Microsoft

Alpha Review: BitTorrent SyncApp

BitTorrent's SyncApp experiment looks rather promising and makes setting up a personalized cloud for your files easy.

Cloud file services definitely are a convenient way to keep backups of all your important documents, pictures and other files. Usually, you sign up for an account, then drag and drop, letting the copy operation take over from there. Despite the ease of use and convenience of such services, a few other points do arise along the way that give us pause, such as whether aforementioned files are secure and if no one managing the server peeks in and looks at the files. With most of the services being free to use, sometimes additional stipulations are added into the service agreements that allow "targeted" advertising and no liability for break-ins.

Personally, I can't see a reason why one cannot create a personal cloud of their own so as to avoid these thorny issues. BitTorrent, Inc. has a little app in the works called SyncApp that should ameliorate those concerns and the future is looking bright.

SyncApp

SyncApp is quite simply a means to create that personal cloud for all of your files. It is currently undergoing restricted alpha testing at this time under the BitTorrent Labs banner, but I have been able to procure an invite to the program for review purposes. Without a doubt, I do like what I see thus far.

SyncApp goes to work, swiftly tackling files

Product Information:

  • Title: SyncApp (Alpha)
  • Author: BitTorrent, Inc.
  • Product URL: http://labs.bittorrent.com/experiments/sync.html
  • Supported OS: Windows XP, Vista, 7 and 8, OS X and Linux (x86 and ARM flavors)
  • Price: Freeware
  • Rating: 4 out of 5
  • Bottom Line: BitTorrent's SyncApp experiment looks rather promising and makes setting up a personalized cloud for your files easy, giving you full control without relying on third-parties, like Dropbox.

Essentially, you install the SyncApp on all your computers you want to include in your cloud, whether it be on a Windows, OS X, or even a Linux box. You choose the directories you would like to sync, each with their own special sync passphrase or "secret" that allows you share these locations amongst your allowed machines. Once a computer has your secret and a destination selected, SyncApp will begin to pull any data from the origin computer over the BitTorrent network.

Because of the nature of BitTorrent, the more machines your pool together, the more consistent your speeds will become. Also, in the event of a node going down, your other computers in the self-created mesh will pick up the slack. This is why it's important to add a few extra machines in addition to the primary ones you wish to sync, so as to provide that extra level of redundancy.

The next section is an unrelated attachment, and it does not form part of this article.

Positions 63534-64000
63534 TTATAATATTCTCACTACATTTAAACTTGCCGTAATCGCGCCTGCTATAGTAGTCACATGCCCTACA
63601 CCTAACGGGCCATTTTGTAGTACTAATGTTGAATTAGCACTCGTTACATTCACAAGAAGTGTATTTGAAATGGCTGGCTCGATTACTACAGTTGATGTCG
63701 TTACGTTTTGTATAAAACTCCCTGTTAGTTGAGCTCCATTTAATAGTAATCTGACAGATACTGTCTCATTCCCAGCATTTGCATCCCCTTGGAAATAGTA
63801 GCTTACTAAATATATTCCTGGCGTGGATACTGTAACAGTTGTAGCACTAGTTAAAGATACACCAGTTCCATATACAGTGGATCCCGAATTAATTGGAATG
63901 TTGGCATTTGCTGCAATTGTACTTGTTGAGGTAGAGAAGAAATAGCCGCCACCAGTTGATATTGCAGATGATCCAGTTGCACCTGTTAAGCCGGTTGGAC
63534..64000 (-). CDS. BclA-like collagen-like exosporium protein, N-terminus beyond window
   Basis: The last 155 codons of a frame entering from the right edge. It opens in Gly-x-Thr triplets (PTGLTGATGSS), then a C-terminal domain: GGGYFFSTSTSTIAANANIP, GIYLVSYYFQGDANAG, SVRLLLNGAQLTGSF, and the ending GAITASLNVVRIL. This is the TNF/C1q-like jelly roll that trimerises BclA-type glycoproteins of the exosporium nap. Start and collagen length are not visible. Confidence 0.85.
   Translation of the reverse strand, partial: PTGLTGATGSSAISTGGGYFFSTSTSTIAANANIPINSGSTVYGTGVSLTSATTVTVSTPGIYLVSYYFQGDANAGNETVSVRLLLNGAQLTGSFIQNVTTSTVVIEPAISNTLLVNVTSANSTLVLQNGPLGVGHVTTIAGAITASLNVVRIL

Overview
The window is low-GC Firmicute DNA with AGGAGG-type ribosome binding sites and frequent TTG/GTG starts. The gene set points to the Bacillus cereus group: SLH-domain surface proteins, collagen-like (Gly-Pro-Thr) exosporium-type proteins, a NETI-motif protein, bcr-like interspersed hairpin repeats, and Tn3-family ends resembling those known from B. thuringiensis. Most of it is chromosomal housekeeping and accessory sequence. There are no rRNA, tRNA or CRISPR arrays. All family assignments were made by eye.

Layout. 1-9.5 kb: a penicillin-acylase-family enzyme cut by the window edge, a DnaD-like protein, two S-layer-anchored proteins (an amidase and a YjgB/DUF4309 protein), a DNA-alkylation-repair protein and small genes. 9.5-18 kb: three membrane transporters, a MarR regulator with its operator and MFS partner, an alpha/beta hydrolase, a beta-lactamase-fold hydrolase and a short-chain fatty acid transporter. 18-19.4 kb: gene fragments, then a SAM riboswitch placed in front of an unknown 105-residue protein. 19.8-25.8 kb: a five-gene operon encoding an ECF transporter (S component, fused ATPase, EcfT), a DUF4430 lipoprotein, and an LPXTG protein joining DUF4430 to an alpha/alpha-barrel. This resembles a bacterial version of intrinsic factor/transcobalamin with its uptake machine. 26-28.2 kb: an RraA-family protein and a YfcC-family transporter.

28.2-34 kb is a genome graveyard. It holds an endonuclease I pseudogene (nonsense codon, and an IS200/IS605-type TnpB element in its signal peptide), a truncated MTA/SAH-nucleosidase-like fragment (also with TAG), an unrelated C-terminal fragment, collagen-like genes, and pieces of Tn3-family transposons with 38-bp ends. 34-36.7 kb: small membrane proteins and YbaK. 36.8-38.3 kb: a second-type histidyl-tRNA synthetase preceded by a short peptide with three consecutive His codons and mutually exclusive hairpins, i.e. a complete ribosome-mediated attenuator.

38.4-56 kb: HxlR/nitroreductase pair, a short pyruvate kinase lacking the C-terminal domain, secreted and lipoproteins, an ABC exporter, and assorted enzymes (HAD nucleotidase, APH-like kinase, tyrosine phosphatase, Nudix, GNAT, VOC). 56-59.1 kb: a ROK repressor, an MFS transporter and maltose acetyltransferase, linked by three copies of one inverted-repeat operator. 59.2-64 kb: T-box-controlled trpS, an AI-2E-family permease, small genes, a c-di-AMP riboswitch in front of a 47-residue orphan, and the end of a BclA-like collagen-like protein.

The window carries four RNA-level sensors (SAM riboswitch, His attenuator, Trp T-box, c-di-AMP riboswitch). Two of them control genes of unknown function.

Setting a secret on the system in order to sync files back and forth

After playing around with SyncApp, I did notice a strange behavior bug that, although completely expected for an alpha version, will hopefully be addressed before this software is released to the masses. When I synced a directory between two different machines, blew away the files from the originating system and added fresh files, SyncApp seemed to get confused and didn't accept new transfers without first restarting the app on both ends. Once I did that, SyncApp was able to resume normally. This could perhaps be a network peering glitch.

Bottom line

All in all, the very concept of a personal cloud for your files that you are in complete control of is a very welcoming thought. No longer are you reliant on a third-party like Dropbox or MEGA, and you won't have to worry about servers going down or being compromised by hackers. If you properly harden your own nodes for syncing, you can have a very secure and reliable means of mitigating a file-loss disaster. Just be sure to have BitTorrent type activity allowed on your network or get permission from your IT department before deploying SyncApp.

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About

An avid technology writer and an IT guru, Matthew is here to help bring the best in software, hardware and the web to the collective consciousness of TechRepublic's readership. In addition to writing for TechRepublic, Matthew currently works as a Cus...

1 comments
Mark W. Kaelin
Mark W. Kaelin

Does the prospect of creating your own storage "cloud" using peer-to-peer technology appeal to you?

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